After my week in Guatemala I arrived in Honduras to begin my 5 week season in the Cusuco National Park in Honduras, working as a Herpetologist for Operation Wallacea. Much of my work was focused on Vipers and Frogs, which up till now I have very little experience with. This was one of the reasons I took the position. Well that and I get another 5 weeks sleeping in my hammock in the forest! After spending a week in base camp getting trained up on all the procedures and getting to know my fellow scientists I was sent off to my 1st satellite camp (Guanales). The next day after arriving at Guanales, I was called over to remove a Mexican Jumping Viper from behind the camp managers tent. This was my 1st ever experience handling a venomous snake, well I say handling. I used a very long and strong snake hook to pick the snake up and move him 50 or so meters... all the while being observed by a dozen school children. My 1st snake removal.... SUCCESS!
After numerous removals from Guanales camp and numerous transects up the mountains of north western Honduras, I returned to base camp for the night to catch up with friends and enjoy the local food and beverages at Buenos Aires which is the local village where all the guides live.
The next camp I was sent too was Cantilles, which was the highest camp in the park, over the mountain to the west of the park. In Cantilles I was reunited with a good friend of mine, Achyuthan (Ash) we then spent the week collecting Wilsons Vipers to collect physical data from. Including one very large female found under the guides hammock!
After a week in Cantilles a 7 hour hike across the mountains brought us to El Danto Camp, where I was to be stationed for 2 weeks. El Danto gave me great experience with frogs, including tree frogs the size of my hand! There were even tadpoles in the bathing area! I also got to see and work with some of the brilliantly green palm vipers which are becoming exceptionally rare in the park. After a great two weeks in El Danto, it was time to end my season in Cusuco National park. A day long trek to Santo Tomas, a secondary village to the north of the park, resulted in me seeing Howler monkeys! I had heard these guys most morning but had never seen any until the final trek.
My 4th yeah in Honduras was as good as always and I would still recommend anyone to visit this beautiful, but underestimated, country!
Having a bit of money left over I decided to visit Guatemala before starting work in Honduras the following week (Honduras and Guatemala are neighbours). Starting off Guatemala City, which is, I must say, far nicer than its reputation. After 2 days enjoying Guatemala City, inducing a very last minute nightclub session and a hammock shopping session I decided (along with a traveling buddy of mine: Myron) I decided to head up to Coban, Coban is a central point in Guatemala to go to other places such as Tikal and Semuc Champey. After wandering around Coban in the morning desperately trying to find a shuttle to Lanquin, I was lead down a somewhat foreboding alley way to a shuttle park..... which fortunately turned out to be genuine.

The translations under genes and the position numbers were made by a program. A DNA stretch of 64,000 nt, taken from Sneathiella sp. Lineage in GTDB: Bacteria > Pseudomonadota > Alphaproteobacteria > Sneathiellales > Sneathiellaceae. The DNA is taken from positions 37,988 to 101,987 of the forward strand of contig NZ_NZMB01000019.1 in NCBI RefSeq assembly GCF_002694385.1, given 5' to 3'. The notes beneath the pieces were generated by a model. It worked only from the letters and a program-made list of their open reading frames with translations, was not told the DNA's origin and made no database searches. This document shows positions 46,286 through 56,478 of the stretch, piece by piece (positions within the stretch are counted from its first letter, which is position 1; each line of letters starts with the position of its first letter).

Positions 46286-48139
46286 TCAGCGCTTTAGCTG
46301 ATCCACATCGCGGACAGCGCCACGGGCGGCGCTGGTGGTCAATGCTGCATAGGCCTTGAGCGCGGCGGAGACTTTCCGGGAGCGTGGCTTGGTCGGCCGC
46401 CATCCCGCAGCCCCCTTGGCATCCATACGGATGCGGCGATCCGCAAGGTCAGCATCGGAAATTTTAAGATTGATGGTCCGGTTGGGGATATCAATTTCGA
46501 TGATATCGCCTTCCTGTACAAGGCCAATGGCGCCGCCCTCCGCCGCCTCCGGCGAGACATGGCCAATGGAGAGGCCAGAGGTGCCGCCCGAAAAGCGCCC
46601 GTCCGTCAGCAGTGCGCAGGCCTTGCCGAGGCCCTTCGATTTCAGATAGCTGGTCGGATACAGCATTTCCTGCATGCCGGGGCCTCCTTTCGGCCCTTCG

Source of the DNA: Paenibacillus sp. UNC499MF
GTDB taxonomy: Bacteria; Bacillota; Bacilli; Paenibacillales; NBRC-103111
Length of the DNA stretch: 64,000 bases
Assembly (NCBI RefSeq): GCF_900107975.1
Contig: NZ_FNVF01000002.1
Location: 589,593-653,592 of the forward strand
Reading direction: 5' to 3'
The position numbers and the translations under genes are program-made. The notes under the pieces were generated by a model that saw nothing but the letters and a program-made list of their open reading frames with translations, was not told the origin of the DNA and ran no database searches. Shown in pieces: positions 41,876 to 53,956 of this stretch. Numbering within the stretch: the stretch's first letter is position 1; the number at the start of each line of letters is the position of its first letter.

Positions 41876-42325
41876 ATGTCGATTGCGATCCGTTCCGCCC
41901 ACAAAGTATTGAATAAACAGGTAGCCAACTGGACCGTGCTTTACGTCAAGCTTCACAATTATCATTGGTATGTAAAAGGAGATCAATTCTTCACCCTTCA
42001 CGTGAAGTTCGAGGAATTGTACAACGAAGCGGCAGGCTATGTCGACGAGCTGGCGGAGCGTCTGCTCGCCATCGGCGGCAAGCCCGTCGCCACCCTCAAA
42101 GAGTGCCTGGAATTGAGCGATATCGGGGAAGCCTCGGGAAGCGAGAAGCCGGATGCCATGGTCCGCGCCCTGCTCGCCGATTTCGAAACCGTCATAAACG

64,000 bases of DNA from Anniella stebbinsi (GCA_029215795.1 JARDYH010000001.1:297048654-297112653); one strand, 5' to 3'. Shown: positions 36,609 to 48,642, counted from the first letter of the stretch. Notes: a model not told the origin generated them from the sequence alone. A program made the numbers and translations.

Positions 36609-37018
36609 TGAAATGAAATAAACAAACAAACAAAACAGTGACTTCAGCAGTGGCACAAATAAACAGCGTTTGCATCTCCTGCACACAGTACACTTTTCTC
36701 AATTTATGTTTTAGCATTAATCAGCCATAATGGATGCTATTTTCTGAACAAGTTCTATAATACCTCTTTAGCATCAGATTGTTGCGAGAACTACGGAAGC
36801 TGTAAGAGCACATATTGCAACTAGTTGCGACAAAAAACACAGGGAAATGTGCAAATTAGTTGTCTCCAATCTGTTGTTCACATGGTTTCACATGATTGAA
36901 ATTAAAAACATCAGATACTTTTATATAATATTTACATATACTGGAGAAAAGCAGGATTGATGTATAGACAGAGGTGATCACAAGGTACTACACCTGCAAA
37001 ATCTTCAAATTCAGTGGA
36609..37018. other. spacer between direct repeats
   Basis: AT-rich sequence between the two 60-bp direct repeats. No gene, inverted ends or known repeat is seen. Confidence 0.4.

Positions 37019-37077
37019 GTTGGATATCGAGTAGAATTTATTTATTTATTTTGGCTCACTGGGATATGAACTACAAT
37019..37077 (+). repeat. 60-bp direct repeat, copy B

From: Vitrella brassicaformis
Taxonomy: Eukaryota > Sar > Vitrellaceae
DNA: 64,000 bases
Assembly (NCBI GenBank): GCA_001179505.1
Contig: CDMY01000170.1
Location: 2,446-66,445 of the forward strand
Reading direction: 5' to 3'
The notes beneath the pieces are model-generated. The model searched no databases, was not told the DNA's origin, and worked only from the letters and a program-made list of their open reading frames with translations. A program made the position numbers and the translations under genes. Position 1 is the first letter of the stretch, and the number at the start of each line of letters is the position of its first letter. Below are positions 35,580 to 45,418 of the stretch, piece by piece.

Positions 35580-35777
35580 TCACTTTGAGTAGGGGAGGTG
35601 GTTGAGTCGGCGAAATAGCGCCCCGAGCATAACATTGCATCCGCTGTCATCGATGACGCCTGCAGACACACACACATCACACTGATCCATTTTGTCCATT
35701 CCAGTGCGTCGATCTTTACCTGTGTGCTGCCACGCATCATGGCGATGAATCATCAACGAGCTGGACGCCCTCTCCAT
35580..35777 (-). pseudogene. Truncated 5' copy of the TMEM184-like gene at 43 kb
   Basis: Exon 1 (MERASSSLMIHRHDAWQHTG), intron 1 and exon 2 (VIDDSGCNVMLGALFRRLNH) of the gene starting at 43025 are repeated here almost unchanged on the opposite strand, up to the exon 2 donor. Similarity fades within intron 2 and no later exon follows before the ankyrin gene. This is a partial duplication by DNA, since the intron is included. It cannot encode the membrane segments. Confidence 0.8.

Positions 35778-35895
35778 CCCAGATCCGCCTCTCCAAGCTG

Lanquin is a local town and hostel hot spot for people wanting to visit Semuc Champey. Lanquin is positioned up in the mountains of Guatemala and the hostel I stayed in (Zephyr Lodge) was slap bang in the middle of these mountains.
I then visited Semuc Champey which is a limestone river network, with may caves and falls and bridges etc. The tour started off going through a partially flooded cave with only a candle as a light source. This candle went out many times, fortunately the guide was a dab hand at keeping his dry! Next was a huge rop swing which left many of the tour group battered and bruised from trying to pull of flips in mid air. To further this battering we had a 10m plunge of a bridge into the river (this was optional, but I obviously did not turn down the chance). After lunch was a trek up to the view point, which resulted in me seeing a Coral snake (very venomous!). Apart fro snakes.. there was also a fantastic view down onto the numerous pools of Semuc Champey. Which I then got to swim in! Absolutely fantastic experience!
A days travel from Lanquin brought me down off the mountains to the flat wetlands surrounding Guatemala's biggest lake: Lago de Izabal. Here I managaed to secure myself some "interesting" hostels for the two nights I was there. 1st was a hillbilly hostel which looked like it was straight out of the everglades... with Burt Reynolds flying around on an Airboat... unfortunatly not present. I was the only guest in this VERY isolated hostel where the only means of...escape? were via a small boat. The 2nd hostel was basically a floating shed for £2 per night. Once again I was the only guest in the hostel, which is a peaceful but odd experiance. A short trip across the border the next day concluded my week long adventure in Guatemala! A beautiful country and g